Larry Gerrans joined KGO 810 News for
Announcer: KGO; San Francisco, Oakland, San Jose, it's 6 o'clock.
Chris Brecher: 6:01 at KGO this is the afternoon news, I'm Chris Brecher, Nikki Medoro in for Bret Burkhart.
Well, there is new hope today, well, maybe not exactly today but soon for treating lung cancer and possibly other diseases as well thanks to a Bay Area company called Sanovas. They have invented a line of microsurgical tools that allow doctors to see places they have never seen before.
These tools might even allow them to feel the textures inside your lungs. To find out more about what these tools are and what they can do we turn to Larry Gerrans, he's the CEO and co-founder of Sanovas which is located in Sausalito by the way. He joins us on the KGO live line.
Describe your invention to us. What's it look like, how does it work?
Larry Gerrans: Sure. Sanovas' technologies are simply the next evolution of advance in the miniaturization of technologies sufficient to reach places and spaces and small diameter anatomy that here before have not been able to be accessed. And so we put together a tool belt of tools, so to speak, for doctors to access these places and to image them to diagnose the pathology that resides there and then to remove that pathology and then deliver drugs and immune therapies and the next generation of immunotherapy's to those tumors that reside in and around those airways.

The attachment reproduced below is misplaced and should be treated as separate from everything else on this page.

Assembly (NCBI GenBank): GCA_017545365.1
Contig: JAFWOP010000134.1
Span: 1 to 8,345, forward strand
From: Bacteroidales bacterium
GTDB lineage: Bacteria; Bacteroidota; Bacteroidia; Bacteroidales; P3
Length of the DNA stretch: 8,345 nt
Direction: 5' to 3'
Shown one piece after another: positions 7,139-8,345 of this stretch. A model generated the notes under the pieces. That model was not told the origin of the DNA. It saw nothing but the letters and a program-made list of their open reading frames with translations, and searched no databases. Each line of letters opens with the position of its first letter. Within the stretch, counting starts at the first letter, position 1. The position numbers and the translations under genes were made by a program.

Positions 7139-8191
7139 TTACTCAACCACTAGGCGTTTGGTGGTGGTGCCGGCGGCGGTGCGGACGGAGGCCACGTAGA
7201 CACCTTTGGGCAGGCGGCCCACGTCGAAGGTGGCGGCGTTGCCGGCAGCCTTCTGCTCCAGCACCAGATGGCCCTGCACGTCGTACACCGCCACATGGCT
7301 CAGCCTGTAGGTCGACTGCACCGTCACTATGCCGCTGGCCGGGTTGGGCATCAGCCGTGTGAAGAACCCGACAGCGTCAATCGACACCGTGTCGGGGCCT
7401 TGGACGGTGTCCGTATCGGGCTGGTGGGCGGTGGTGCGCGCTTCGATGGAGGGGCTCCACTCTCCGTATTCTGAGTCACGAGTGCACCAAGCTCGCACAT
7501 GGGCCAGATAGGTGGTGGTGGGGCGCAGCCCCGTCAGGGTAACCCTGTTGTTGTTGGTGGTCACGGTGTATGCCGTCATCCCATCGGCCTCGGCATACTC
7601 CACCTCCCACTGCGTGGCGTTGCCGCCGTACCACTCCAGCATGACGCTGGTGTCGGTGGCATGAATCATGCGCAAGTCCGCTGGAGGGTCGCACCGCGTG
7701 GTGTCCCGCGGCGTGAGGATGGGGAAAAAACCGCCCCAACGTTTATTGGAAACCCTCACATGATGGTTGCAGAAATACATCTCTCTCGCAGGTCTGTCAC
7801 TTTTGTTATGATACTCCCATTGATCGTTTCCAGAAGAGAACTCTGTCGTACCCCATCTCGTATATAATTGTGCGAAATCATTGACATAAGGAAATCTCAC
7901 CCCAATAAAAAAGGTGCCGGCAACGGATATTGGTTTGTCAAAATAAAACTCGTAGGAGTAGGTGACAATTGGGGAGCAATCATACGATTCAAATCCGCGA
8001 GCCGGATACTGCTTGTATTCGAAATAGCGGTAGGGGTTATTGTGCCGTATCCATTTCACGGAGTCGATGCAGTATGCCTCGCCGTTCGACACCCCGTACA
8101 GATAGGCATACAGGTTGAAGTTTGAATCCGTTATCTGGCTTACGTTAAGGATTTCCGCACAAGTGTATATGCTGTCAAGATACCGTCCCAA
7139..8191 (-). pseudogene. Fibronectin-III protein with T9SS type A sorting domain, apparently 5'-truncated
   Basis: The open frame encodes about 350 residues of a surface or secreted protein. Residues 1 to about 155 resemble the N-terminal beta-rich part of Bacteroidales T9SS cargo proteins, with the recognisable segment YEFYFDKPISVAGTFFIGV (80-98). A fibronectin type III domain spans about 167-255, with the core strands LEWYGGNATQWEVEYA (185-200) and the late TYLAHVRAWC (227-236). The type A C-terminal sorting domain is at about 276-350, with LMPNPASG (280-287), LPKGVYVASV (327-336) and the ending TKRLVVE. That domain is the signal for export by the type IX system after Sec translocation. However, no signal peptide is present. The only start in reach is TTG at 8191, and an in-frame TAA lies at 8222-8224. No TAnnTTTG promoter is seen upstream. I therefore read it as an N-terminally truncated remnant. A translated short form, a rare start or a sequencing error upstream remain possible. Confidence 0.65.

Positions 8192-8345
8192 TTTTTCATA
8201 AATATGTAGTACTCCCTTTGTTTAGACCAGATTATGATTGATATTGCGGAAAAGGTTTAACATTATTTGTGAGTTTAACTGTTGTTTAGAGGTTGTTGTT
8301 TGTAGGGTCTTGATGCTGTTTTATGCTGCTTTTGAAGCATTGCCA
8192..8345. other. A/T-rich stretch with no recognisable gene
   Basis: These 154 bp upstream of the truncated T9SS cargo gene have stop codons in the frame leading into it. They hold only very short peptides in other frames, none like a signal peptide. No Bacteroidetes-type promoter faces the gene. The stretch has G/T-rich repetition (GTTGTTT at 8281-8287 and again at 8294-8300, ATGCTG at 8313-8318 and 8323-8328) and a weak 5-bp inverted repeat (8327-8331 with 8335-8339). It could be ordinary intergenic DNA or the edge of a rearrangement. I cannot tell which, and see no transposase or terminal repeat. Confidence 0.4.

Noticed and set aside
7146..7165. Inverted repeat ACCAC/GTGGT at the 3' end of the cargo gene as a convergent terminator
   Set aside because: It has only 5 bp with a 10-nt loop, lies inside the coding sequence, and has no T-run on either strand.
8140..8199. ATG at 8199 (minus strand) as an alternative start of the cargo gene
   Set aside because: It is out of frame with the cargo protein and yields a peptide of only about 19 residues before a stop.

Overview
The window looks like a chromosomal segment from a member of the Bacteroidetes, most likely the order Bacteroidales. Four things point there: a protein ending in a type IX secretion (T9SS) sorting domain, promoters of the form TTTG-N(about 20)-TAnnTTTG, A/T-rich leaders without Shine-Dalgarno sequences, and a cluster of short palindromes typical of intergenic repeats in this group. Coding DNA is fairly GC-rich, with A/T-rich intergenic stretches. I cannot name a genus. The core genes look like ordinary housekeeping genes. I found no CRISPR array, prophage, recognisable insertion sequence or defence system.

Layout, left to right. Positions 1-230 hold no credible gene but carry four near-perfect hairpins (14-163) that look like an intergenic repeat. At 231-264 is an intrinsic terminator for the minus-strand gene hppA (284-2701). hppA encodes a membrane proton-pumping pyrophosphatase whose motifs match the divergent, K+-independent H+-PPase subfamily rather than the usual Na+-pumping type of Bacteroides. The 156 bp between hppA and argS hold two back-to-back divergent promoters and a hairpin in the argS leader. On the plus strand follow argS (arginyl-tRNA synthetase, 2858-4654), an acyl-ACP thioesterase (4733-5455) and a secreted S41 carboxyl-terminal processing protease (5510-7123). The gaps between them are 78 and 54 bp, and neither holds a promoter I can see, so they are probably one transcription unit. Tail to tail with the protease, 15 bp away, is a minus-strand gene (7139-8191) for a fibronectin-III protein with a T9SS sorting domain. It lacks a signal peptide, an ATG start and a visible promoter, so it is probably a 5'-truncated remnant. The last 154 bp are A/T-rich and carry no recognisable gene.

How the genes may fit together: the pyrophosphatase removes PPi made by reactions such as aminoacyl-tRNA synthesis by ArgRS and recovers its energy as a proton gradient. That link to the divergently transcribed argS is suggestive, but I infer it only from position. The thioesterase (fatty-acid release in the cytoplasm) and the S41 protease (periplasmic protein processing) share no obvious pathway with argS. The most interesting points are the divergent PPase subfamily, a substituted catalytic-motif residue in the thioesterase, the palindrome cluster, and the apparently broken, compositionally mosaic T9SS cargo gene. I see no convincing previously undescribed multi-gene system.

Chris Brecher: Now, you've invented the Smart Catheter. Why do you call it that? What makes it so smart?
Larry Gerrans: Well historically you know catheters have been simple inflation devices or access devices and so one of the things that we came across was that many technology companies have failed for no fault of their own and despite their best intentions because they lack the intelligence and understanding of the anatomy that they're operating on because they're in such small, tight places.
So what we developed was a physiologic intelligence device called PHYSIOSENSE which allows us to effectively go into a small diameter anatomy and provide the physician with spatial dimensions and physiologic analytics is what we call them so that they can discern the density of, say, an obstruction, they can determine the module of elasticity of the vessel wall so they understand how much concentric force or linear translation that they would be able to exert in that airway or within that vessel so as not to damage the vessel inadvertently.
Chris Brecher: Now, what kind of diseases or conditions might this be used with, against?
Larry Gerrans: Certainly. Well, our current inspiration is lung cancer simply because one in seven Americans are currently afflicted with a pulmonary disease of which lung cancer is part of that cohort.
But we have broad application across the tubular anatomy so effectively we're proud of the fact that the portfolio of technologies can be used whether there's a small tubular anatomy; so for cardiovascular diseases, for neurologic diseases, neurology, for gynecologic drug delivery, gastrointestinal diseases, general surgeries and pancreatic cancer.
So, it's exciting.
Chris Brecher: It sure is. We've been talking with Larry Gerrans, he's the co-founder of the company that makes this wonderful invention, Sanovas, based in Sausalito. The catheter, as they call it, is also disposable so there's no chance of passing infections from one patient to another.